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Janitorial Firms Face Fraud, Theft Charges in Labor Case


The Los Angeles County district attorney's office has filed tax fraud and grand theft charges against three Palmdale janitorial companies and their top officials for underpaying workers and failing to pay taxes and unemployment insurance.

The companies failed to pay at least $900,000 in taxes and insurance premiums to the state, prosecutors said. They said the alleged fraud went back as far as 1997.

Jaime Huerta and Micaela Rivera Escovedo, who own the businesses, along with employees Jose Roman Berumen and Diana Yazmin Armenta, pleaded not guilty Friday in Los Angeles County Superior Court. The defendants, who were being held in county jail, were arrested after a lengthy investigation by the district attorney's office.

A fifth suspect, Julio Bravo, was being sought Friday.

Huerta and Escovedo operated Sun Janitorial Professionals Services, Speed Janitorial Services and A Janitorial Professional Services. Berumen managed the companies and Armenta was a bookkeeper, prosecutors said.

The charges include workers' compensation fraud, grand theft of labor, and failure to collect, account or pay tax. The defendants are scheduled to return to court Sept. 30 for a bail review hearing.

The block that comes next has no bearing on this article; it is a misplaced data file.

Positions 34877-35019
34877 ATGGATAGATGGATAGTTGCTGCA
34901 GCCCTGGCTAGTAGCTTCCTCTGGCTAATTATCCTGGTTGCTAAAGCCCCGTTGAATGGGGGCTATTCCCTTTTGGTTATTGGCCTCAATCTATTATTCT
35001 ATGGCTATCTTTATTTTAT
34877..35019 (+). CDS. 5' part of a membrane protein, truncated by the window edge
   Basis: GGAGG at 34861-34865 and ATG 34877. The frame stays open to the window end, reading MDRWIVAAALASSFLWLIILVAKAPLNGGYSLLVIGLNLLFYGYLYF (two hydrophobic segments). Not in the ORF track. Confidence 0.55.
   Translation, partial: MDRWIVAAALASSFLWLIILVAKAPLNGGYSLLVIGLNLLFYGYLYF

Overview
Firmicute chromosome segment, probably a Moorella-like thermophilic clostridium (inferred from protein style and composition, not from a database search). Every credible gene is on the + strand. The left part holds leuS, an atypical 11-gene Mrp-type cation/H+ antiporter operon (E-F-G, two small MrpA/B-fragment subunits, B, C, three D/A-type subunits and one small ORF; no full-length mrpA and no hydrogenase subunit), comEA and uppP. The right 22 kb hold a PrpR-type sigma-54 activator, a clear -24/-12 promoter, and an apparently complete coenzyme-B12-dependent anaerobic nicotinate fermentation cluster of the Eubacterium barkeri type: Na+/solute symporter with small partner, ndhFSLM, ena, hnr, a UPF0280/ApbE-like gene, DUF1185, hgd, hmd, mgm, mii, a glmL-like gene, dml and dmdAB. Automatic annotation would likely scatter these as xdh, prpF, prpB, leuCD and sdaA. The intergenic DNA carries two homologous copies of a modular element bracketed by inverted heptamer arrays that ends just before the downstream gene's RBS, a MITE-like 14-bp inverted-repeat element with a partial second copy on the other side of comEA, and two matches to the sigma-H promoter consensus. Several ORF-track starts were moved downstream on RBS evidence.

According to prosecutors, the subcontracting companies underbid other companies by paying their employees far less than minimum wage and not paying them overtime. The companies also failed to pay unemployment insurance and disability, and did not report correct payroll for workers' compensation insurance, said Deputy Dist. Atty. Barry Gale.

Many of the 517 victims were immigrants who got "cheated to a large degree," Gale said. "It's a shock to see these people getting $4 an hour. Certainly they don't have any hope of getting the American dream on that."

Prosecutors have also been investigating Houston-based Encompass/Building One Service Solutions for possible wage, tax and insurance fraud involving janitors at supermarkets and discount stores. Two of its subcontractors were convicted last year of felonies, including "theft of labor" for underpaying their workers.

The district attorney's office has been working with several agencies, including the state Employment Development Department and Department of Insurance, and the U.S. Department of Labor in investigating the janitorial industry.

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